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In the current Classfull standard, when you subnet, you wind up with 3 distinct IDs:

1) The original Network ID (defined by the default class mask)

2) The Subnet ID (defined by any bits beyond the default class mask)

3) The Host ID

For example, if you subnet a B block with, you get:

1 1 1 1 1 1 1 1 1 1 1 1 1 1 1 1 1 1 1 0 0 0 0 0 0 0 0 0 0 0 0 0


A: Network ID
B: Subnet ID
C: Host ID

This standard considers it to be 'illegal' (i.e. it strongly recommends against) to use any Subnet ID that is all 1's or all 0's (these values have special meaning to some devices. e.g. broadcast). This means that you 'must' always drop the first and last subnet.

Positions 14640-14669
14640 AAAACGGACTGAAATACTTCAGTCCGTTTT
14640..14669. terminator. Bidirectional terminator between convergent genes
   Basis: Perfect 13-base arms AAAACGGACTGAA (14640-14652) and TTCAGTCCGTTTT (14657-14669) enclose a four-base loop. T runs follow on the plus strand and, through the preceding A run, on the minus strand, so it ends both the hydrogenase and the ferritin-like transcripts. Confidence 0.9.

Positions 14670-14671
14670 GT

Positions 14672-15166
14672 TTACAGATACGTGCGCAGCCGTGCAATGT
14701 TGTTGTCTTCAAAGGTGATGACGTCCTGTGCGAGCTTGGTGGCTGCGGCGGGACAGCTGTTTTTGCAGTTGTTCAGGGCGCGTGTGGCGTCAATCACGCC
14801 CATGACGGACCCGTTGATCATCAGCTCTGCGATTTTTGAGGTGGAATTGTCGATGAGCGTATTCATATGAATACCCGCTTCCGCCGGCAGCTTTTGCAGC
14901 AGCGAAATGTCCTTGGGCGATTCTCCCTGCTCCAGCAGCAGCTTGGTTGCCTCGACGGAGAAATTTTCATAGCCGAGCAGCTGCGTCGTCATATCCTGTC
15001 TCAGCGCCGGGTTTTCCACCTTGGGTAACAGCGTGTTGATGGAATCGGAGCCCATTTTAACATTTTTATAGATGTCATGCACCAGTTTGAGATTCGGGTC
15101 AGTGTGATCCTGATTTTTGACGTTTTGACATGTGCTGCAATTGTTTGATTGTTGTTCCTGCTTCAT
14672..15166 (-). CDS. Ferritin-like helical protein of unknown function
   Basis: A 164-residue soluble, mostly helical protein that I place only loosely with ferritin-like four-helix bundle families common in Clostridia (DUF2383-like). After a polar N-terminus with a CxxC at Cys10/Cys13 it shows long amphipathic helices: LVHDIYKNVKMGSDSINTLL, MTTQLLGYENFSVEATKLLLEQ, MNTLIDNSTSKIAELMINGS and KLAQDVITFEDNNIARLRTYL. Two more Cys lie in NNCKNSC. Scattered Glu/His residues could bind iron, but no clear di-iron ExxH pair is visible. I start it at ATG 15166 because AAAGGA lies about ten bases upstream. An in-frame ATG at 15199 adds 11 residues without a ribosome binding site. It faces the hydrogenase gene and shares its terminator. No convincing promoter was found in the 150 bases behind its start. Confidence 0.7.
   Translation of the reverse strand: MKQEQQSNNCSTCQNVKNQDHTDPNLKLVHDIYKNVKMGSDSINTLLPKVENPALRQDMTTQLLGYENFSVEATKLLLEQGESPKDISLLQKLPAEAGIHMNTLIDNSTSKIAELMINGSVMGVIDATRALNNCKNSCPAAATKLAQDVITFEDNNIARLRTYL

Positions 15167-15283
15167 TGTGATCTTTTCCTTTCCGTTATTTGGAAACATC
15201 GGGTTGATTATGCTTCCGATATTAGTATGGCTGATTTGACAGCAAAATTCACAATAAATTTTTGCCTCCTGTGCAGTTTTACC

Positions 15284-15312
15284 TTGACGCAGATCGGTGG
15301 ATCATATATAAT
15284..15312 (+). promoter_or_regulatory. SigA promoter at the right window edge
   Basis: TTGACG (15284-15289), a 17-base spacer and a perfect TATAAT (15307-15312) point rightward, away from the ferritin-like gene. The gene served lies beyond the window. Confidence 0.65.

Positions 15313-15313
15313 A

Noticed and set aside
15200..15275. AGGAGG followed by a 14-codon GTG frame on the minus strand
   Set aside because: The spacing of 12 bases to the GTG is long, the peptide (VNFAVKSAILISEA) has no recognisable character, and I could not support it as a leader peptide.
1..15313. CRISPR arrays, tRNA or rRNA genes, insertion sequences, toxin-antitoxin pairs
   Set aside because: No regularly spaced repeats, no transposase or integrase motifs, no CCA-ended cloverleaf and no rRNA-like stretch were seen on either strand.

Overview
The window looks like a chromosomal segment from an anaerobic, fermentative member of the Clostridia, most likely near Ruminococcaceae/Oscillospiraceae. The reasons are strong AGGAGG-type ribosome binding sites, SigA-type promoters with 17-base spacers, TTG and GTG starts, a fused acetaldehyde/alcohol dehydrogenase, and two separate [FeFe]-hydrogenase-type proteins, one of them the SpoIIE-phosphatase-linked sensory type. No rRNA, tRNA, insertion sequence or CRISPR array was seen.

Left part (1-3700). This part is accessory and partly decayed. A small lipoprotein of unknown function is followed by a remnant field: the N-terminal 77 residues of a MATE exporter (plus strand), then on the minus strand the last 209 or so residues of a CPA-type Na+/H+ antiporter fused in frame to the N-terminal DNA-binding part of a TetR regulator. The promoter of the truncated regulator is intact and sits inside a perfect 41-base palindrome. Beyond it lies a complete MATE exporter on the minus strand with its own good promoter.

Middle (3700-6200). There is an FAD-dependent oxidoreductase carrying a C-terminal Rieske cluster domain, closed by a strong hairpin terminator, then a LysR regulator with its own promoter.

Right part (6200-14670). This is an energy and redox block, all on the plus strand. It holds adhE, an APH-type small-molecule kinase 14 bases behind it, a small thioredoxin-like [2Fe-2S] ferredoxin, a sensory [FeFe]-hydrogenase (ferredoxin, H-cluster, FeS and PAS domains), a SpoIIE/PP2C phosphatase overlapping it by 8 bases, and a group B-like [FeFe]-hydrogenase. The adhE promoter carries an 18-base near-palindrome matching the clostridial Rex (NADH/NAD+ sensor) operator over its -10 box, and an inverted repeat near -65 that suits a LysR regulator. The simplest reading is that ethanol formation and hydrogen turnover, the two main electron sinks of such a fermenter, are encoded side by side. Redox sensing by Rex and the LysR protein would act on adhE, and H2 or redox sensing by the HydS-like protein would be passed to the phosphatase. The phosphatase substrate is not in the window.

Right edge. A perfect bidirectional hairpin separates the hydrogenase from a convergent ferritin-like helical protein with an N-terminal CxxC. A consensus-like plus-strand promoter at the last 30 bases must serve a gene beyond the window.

You will find a lot of argument on this subject, because there is a new 'Draft Standard' called Classless Inter-Domain Routing (CIDR), which has been the common practice for a number of years. Under CIDR, you would be able to use all 8 subnets (you would still have to drop the first and last Host ID, though).

Most 'modern' equipment will support CIDR to one level or another (e.g. all MS stacks allow the use of the first and last subnets). However, you may run into old devices that won't support it.

MS's exam adheres to the current Classfull standard.


For more information, go to one of the Internic mirrors, such as:


and look up the relevant RFCs (e.g. 917, 950, 1517-20, 1818, 1878).